Forest Park is applying for a grant to construct an asphalt path along the west side of Van Buren Street from Madison Street to the parking area/path near the CTA Blue Line Forest Park Transit Center. The project will also connect the existing Illinois Prairie Path to the proposed Desplaines River Trail project. | Rendering provided

Officials have identified sections of Forest Park and River Forest as the final pieces of the puzzle that will connect the 55-mile-long Des Plaines River Trail with the 61-mile-long Illinois Prairie Path, creating a continuous trail from the Wisconsin/Illinois border to Wheaton.

Originally, the Des Plaines River Trail stopped at North Avenue. However, plans have been developed to continue the trail through River Forest and connect with a planned bike path along Van Buren Street in Forest Park.

River Forest officials expressed support for the project at the Feb. 28 village board meeting, allowing the Chicago Metropolitan Agency for Planning to pursue funding opportunities to complete design/construction and permitting through the Illinois Department of Transportation. Jeff Loster, director of public works and development services, told officials that the River Forest and Elmwood Park sections are planned to undergo Phase 2 engineering and construction in 2022 or 2023, depending on funding. 

The River Forest section of the trail will mainly run along Thatcher Avenue between North Avenue and Madison Street with a smaller section running along Madison between Thatcher and Van Buren Street, where it will connect with a proposed biking/walking path in Forest Park.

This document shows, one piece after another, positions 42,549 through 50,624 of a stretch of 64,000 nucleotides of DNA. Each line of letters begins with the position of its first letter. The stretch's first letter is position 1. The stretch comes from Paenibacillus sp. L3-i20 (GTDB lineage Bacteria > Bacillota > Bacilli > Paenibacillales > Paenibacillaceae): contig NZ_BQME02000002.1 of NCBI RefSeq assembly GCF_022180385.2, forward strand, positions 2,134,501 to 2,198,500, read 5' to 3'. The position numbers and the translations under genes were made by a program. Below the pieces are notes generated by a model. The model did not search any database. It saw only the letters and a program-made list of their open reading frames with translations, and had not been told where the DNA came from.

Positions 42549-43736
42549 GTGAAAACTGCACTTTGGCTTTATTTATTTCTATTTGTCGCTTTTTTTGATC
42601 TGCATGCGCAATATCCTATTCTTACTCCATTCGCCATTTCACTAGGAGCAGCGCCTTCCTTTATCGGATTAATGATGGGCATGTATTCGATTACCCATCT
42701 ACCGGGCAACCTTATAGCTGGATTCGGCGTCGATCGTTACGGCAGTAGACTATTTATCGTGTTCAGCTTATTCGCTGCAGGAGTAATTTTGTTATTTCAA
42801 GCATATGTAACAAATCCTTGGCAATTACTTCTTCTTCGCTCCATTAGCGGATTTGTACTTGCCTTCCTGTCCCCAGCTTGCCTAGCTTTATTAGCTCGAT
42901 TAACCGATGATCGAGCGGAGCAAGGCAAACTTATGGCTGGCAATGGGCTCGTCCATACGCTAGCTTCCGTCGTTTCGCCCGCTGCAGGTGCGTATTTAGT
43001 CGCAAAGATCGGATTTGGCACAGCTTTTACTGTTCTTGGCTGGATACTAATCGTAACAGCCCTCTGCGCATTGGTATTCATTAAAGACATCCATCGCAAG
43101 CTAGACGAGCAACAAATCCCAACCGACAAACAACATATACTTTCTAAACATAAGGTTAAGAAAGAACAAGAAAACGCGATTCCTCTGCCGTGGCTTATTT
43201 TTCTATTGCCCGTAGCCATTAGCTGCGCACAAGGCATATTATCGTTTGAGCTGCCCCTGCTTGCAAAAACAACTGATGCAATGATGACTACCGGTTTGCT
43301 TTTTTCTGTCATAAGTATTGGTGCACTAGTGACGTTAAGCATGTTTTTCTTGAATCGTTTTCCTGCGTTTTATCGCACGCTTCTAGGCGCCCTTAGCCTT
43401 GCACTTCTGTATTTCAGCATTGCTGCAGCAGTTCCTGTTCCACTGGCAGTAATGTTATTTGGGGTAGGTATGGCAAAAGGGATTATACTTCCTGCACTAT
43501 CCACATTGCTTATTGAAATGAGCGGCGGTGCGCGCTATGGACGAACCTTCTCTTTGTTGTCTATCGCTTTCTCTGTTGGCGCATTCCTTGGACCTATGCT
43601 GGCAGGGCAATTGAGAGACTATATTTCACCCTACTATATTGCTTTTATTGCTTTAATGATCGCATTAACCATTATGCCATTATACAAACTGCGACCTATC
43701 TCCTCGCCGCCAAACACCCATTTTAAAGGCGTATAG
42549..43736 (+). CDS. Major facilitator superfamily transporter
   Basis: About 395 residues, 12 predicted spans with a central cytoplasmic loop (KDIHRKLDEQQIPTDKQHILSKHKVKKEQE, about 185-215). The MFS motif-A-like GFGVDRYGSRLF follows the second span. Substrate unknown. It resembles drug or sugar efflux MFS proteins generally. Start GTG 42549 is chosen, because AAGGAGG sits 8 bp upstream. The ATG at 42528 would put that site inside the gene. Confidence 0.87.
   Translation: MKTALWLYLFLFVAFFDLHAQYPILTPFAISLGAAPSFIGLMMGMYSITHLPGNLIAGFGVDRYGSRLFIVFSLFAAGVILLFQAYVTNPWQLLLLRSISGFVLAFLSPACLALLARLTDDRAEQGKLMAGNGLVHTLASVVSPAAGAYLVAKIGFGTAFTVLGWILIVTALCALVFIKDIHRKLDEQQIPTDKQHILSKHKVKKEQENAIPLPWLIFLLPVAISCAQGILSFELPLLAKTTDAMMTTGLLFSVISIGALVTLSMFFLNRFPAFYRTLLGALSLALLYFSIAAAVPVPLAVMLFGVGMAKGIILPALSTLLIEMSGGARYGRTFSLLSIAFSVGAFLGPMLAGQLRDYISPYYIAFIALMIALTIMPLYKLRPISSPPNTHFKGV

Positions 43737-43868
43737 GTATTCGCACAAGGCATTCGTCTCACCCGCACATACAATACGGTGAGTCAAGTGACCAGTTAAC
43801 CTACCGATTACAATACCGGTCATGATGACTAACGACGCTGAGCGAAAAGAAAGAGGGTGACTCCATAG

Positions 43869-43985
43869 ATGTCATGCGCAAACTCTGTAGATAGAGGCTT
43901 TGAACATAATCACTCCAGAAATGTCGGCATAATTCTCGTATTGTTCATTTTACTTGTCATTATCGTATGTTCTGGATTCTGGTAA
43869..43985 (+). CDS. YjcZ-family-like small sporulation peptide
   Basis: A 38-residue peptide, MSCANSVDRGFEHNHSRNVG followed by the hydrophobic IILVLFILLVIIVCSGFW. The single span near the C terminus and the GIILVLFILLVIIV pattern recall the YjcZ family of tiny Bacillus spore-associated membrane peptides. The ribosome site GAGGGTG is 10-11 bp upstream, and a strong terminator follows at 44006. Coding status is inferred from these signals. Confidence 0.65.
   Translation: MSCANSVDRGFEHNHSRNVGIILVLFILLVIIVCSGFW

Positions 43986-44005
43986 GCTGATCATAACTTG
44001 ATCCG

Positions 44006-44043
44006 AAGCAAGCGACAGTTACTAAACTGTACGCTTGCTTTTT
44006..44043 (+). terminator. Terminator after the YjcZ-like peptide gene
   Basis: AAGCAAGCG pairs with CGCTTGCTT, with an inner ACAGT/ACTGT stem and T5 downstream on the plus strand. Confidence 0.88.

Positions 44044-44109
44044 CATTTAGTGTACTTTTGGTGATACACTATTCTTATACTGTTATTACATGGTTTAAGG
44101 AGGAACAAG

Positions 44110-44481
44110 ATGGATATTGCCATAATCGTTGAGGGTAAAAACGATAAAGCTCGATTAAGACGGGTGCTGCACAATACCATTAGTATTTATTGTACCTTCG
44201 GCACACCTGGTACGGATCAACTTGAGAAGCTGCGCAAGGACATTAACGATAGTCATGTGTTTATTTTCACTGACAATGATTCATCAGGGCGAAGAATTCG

The Forest Park Van Buren Street Multi-Use Path Improvement Plan calls for construction of 1,600 linear feet of a 10-foot-wide, asphalt, multi-use path along the west side of Van Buren between Madison and the CTA’s Des Plaines Avenue Blue Line Station, also called the Forest Park Transit Center. 

Forest Park officials learned in November that the village would receive a $247,500 Invest in Cook grant from Cook County to cover approximately half of the $540,000 estimated cost. The village will pay the remaining $292,500 from the Village Improvement Program fund. Bicyclists and walkers can access the Prairie Path through the Transit Center parking lot.

“Not everything is 100 percent right now in terms of plans being ready to go,” said Moses Amidei, village administrator. “We have to do some coordination with ComEd regarding some utility pole relocation west of Van Buren, just south of Madison, and we will be talking to the owner of the adjacent property regarding the placement of the path and potential right-of-way needs.

“The ComEd relocation will take a few months, so we’re looking to later this year in terms of scheduling. There still are some semantics that need to be worked out before we can go to construction. We’re looking at a time frame of later this summer or fall for the project. It’s not imminent, but it’s something we’d like to take care of it by the end of this year.” 

Amidei said he hopes to work with Maywood in the future on improving signage directing bicyclists and walkers from the Transit Center parking lot to the Prairie Path.

“It would be nice in the future if the path between the CTA parking lot and First Avenue could be better delineated,” he said. “That would require a joint effort by our village and Maywood but it won’t be pursued this year.”